200+ employers looking to hire UNI grads at fall career fair
The University of Northern Iowa’s fall career fair is just around the corner on Sept. 18 in the McLeod Center. This is a chance for students to look at job and internship opportunities and network with potential employers. More than 200 employers ranging from Deloitte to Dubuque Police Department will be there, ready to engage with students. Typically, over about 1,200 students attend the fall fair.
“The career fair is your pathway to learn more about companies and have meaningful discussions if you have an interest to work with them one day,” said Johnathan Langenberg, manager of financial planning and analysis at Collins Aerospace. “It's also an initial impression with the first contact of the hiring process. I recommend students talk to a number of companies — hiring is a mutual fit.”
This year’s fair is five fairs in one, broken into five unique zones:
- Law enforcement and government
- Community and health care
- Business, finance and IT
- Engineering and manufacturing
- Grad school
“UNI students have a strong work ethic and natural curiosity to learn and answer complex questions in our business.”
“UNI students have a strong work ethic and natural curiosity to learn and answer complex questions in our business,” said Langenberg.
Matt Bries, cost management manager at John Deere Power Systems, echoes Langenberg’s excitement over meeting UNI students.
“We are always excited to see UNI graduates due to the great numbers of UNI grads within Deere,” said Bries. “We also love that we have a large factory and John Deere presence in the backyard of Waterloo! We love how big of a tie many UNI graduates have to John Deere and their passion to continue growing in the area they went to school.”
Bries said that John Deere hires UNI graduates for supply management, accounting/finance, engineering, human resources, legal, marketing, IT and data analytics positions.
Both Langenberg and Bries are UNI alums — Langenberg earned his degree in accounting in 2015, and Bries earned his degree in business management with an emphasis in human resources in 2009. This makes attending the UNI career fair an extra special occasion.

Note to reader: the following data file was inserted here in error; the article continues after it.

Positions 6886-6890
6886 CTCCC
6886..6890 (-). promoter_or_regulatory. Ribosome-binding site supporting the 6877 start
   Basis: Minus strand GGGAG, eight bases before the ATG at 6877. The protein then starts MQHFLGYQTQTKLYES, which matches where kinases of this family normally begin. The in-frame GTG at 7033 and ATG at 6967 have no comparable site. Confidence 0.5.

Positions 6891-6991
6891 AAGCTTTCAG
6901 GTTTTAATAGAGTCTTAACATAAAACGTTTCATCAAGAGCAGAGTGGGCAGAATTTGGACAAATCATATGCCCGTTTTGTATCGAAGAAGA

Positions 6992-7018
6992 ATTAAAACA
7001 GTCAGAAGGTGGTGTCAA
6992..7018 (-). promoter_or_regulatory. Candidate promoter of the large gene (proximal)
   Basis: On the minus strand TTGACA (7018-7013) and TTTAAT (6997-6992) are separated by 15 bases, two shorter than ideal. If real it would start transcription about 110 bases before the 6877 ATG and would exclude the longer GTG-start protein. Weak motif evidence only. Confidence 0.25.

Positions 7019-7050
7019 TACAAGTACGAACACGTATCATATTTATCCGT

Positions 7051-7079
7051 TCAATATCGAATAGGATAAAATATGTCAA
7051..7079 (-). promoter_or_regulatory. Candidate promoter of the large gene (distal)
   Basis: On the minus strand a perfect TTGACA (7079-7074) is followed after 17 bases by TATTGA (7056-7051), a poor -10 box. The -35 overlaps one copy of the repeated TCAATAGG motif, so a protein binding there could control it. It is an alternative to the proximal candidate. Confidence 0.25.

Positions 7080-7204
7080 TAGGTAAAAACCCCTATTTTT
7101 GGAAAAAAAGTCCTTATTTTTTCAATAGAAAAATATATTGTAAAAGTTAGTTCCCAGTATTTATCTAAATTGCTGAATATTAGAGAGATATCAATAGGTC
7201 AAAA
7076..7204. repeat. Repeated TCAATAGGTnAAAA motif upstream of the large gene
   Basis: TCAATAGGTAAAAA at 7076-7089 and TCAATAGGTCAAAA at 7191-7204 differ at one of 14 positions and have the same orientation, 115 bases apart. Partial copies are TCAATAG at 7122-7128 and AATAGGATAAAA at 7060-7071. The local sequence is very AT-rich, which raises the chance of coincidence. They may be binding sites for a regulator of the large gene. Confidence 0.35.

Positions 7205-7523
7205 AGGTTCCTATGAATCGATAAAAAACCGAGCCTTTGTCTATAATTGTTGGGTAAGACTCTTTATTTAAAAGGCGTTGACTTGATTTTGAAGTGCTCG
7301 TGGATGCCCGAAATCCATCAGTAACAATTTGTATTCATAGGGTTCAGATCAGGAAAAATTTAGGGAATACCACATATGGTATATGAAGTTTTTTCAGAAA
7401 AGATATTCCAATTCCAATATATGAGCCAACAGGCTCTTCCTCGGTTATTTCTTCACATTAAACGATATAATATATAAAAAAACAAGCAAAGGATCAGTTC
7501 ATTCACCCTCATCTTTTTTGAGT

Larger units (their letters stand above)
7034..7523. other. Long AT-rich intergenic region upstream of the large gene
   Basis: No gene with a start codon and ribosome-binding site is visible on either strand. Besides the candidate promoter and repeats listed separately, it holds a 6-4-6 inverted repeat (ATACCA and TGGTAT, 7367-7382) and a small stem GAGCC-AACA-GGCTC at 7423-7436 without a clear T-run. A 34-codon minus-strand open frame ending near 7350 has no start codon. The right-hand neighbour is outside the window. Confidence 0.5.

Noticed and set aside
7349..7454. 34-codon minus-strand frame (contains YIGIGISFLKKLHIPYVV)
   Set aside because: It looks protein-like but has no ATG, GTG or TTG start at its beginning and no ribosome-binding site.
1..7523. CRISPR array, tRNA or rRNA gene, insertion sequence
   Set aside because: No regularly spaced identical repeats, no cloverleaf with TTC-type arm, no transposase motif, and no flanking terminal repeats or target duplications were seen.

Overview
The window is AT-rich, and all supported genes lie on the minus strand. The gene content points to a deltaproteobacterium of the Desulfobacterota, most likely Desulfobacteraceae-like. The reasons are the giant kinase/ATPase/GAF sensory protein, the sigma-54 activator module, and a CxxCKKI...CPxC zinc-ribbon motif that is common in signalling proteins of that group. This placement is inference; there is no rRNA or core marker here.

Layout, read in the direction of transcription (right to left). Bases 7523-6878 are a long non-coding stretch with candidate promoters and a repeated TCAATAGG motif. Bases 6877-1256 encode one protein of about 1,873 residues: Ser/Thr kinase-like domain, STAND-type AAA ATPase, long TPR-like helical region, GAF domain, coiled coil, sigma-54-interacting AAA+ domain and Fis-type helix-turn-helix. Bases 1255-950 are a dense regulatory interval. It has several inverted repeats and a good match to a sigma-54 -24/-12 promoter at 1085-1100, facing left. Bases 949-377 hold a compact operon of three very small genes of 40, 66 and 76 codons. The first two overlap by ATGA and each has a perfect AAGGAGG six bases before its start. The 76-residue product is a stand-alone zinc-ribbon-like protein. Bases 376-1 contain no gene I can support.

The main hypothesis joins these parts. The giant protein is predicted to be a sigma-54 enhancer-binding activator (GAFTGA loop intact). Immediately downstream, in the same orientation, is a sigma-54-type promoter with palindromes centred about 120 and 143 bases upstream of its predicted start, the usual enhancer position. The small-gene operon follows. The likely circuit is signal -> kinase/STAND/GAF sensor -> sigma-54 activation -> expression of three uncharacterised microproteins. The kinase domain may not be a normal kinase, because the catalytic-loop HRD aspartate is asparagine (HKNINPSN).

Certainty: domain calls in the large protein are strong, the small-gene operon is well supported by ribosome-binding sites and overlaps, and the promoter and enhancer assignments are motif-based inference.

“Coming back to campus brings me an incredible sense of pride,” said Bries. “The administration, the faculty and the student body have taken everything that made UNI sensational and brought it to a whole new level. It’s a vibrant community full of incredibly talented students that will become exceptional leaders in the classroom, in the lab, in our communities and in businesses around the world. I cannot wait to see what this generation of Panthers will accomplish!”
“It's great to be back on campus and recruit the next generation of Panthers to influence our company,” said Langenberg. “It's fun to reconnect with other UNI grads and professors, but I enjoy helping students find their path. That's one reason I enjoy presenting on campus.”
Creative Planning, formerly BerganKDV, is yet another example of an employer with a strong history of recruiting UNI graduates at the career fair. This is especially true of accounting students who are often recruited to tax and audit internships and staff positions. The Waterloo Office of Creative Planning is mostly comprised of UNI grads, according to Crystal Ford, regional leader for tax and audit at Creative Planning.
“The accounting program at UNI is amazing!” said Ford. “UNI graduates come to us so extremely prepared. We love hiring UNI grads!”
While Bries acknowledges that the idea of attending a career fair can be intimidating, he recommends that any student who is curious attend, armed with an up-to-date resume and a couple strong talking points about interests and classroom involvement.
“We find career fairs are the best way for students and employers to learn about what the workforce is looking like,” he said. “Students have an opportunity to explore all the different industries of the workforce. When you talk to someone at a career fair, you’re not committing to anything but just a conversation. If it’s a good fit between the student and the employer, this could open the door to an interview to then open another door to an internship or job.”
Langenberg and Ford both encourage students to dress up and look professional at the career fair to make a positive first impression.
“Don’t be afraid to say ‘hello’ and engage with employers,” said Ford. “We are excited to meet with all of the students.”